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'they mean two other persons; for there are many houses 'on the road.'—' Why, pr'ythee, friend,' cries the host, 'dost thou pretend never to have told a lie in thy life?' —' Never a malicious one, I am certain,' answered Adams, 'nor with a design to injure the reputation of any 'man living.'—' Pugh! malicious; no, no,' replied the host; 'not malicious with a design to hang a man, or 'bring him into trouble; but surely, out of love to one's 'self, one must speak better of a friend than an enemy.' —' Out of love to yourself, you should confine yourself to 'truth,' says Adams, ' for by doing otherwise you injure 'the noblest part of yourself, your immortal soul. I can 'hardly believe any man such an idiot to risque the loss 'of that by any trifling gain, and the greatest gain in this 'world is but dirt in comparison of what shall be re'vealed hereafter.' Upon which the host, taking up the cup, with a smile, drank a health to hereafter; adding, he was for something present.—' Why,' says Adams very gravely, 'do not you believe in another world?' To which the host answered, Yes; he was no atheist.—' And 'you believe you have an immortal soul?' cries Adams. He answered, God forbid he should not.—' And heaven 'and hell?' said the parson. The host then bid him, 'not to profane; for those were things not to be men'tioned nor thought of but in church.' Adams asked him why he went to church, if what he learned there had no influence on his conduct in life ?' I go to church,' answered the host, 'to say my prayers and behave godly.' —' And dost not thou,' cried Adams, 'believe what thou 'hearest at church?'—' Most part of it, Master,' returned the host. 'And dost not thou then tremble,' cries Adams, 'at the thought of eternal punishment?'—'As for that, 'master,' said he, 'I never once thought about it; but 'what signifies talking about matters so far off? The 'mug is out, shall I draw another?'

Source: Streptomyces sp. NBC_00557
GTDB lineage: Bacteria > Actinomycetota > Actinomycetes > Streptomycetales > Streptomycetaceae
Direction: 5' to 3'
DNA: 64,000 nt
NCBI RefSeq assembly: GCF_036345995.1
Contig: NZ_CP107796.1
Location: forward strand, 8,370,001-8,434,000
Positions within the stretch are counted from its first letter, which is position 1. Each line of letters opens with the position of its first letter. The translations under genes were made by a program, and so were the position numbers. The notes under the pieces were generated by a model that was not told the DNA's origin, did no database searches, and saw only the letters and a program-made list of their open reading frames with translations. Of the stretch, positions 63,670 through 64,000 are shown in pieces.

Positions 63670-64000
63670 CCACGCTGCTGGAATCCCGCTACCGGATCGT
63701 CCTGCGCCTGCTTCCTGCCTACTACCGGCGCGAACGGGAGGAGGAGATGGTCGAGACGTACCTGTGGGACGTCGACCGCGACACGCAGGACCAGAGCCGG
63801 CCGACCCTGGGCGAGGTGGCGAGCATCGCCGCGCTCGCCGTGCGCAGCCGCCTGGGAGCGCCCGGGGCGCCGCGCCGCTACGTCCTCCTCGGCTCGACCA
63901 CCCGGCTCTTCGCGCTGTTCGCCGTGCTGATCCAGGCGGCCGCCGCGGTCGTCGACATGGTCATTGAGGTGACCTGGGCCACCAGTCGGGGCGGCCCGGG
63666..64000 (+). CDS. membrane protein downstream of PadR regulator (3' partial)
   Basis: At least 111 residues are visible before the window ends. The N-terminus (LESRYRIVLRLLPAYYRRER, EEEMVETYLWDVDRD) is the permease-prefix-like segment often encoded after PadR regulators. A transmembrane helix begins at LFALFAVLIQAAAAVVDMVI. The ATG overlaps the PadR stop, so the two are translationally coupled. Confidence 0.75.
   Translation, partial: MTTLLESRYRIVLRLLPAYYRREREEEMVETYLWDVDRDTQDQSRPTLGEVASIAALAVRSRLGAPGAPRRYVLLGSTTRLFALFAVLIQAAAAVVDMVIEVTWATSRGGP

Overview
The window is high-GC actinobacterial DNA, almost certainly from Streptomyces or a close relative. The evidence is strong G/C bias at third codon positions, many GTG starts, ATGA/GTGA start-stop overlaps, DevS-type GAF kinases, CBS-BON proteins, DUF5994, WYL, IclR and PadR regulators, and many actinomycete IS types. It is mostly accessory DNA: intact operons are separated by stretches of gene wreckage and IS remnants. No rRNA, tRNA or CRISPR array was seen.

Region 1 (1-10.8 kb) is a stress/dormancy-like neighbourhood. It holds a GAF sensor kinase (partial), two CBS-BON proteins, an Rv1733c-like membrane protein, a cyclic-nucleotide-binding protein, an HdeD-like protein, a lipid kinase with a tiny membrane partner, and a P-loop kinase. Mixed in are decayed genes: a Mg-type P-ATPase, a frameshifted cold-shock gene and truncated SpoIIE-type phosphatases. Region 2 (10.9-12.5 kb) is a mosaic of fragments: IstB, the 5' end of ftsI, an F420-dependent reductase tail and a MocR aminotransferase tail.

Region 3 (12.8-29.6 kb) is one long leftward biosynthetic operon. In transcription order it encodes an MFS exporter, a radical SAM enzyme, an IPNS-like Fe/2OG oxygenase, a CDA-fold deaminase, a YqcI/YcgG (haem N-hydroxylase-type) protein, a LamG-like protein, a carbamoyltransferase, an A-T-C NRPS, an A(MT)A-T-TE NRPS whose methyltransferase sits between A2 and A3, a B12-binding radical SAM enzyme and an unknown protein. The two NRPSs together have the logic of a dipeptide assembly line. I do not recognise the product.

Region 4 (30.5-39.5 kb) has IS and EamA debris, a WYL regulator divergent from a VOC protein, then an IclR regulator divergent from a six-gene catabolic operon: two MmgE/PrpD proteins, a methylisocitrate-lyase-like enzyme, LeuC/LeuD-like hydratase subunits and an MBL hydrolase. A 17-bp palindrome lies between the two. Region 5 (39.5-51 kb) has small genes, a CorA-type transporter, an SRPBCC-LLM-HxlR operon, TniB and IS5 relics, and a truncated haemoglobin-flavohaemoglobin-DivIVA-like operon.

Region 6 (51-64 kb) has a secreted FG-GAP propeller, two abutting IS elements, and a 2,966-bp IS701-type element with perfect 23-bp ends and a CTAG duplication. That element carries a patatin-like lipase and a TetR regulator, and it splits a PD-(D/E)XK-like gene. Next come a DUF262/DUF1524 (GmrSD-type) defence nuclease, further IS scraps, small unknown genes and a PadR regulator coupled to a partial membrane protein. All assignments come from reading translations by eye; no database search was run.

Whilst he was going for that purpose, a stage-coach drove up to the door. The coachman coming into the house, was asked by the mistress, what passengers he had in his coach ?' A parcel of squinny-gut b—s,' says he: 'I have a good mind to overturn them: you 'won't prevail upon them to drink any thing, I assure 'you.' Adams asked him, 'if he had not seen a young 'man on horseback on the road,' (describing Joseph). 'Ay,' said the coachman, 'a gentlewoman in my coach 'that is his acquaintance redeemed him and his horse: 'he would have been here before this time, had not the 'storm driven him to shelter.'—' God bless her,' said Adams in a rapture; nor could he delay walking out to satisfy himself who this charitable woman was; but what was his surprise when he saw his old acquaintance Madam Slipslop? Her's indeed was not so great, because she had been informed by Joseph that he was on the road. Very civil were the salutations on both sides; and Mrs. Slipslop rebuked the hostess for denying the gentleman to be there when she asked for him; but indeed the poor woman had not erred designedly; for Mrs. Slipslop asked for a clergyman, and she had unhappily mistaken Adams for a person travelling to a neighbouring fair with the thimble and button, or some other such operation; for he marched in a swingeing great but short white coat with black buttons, a short wig, and a hat, which, so far from having a black hatband, had nothing black about it.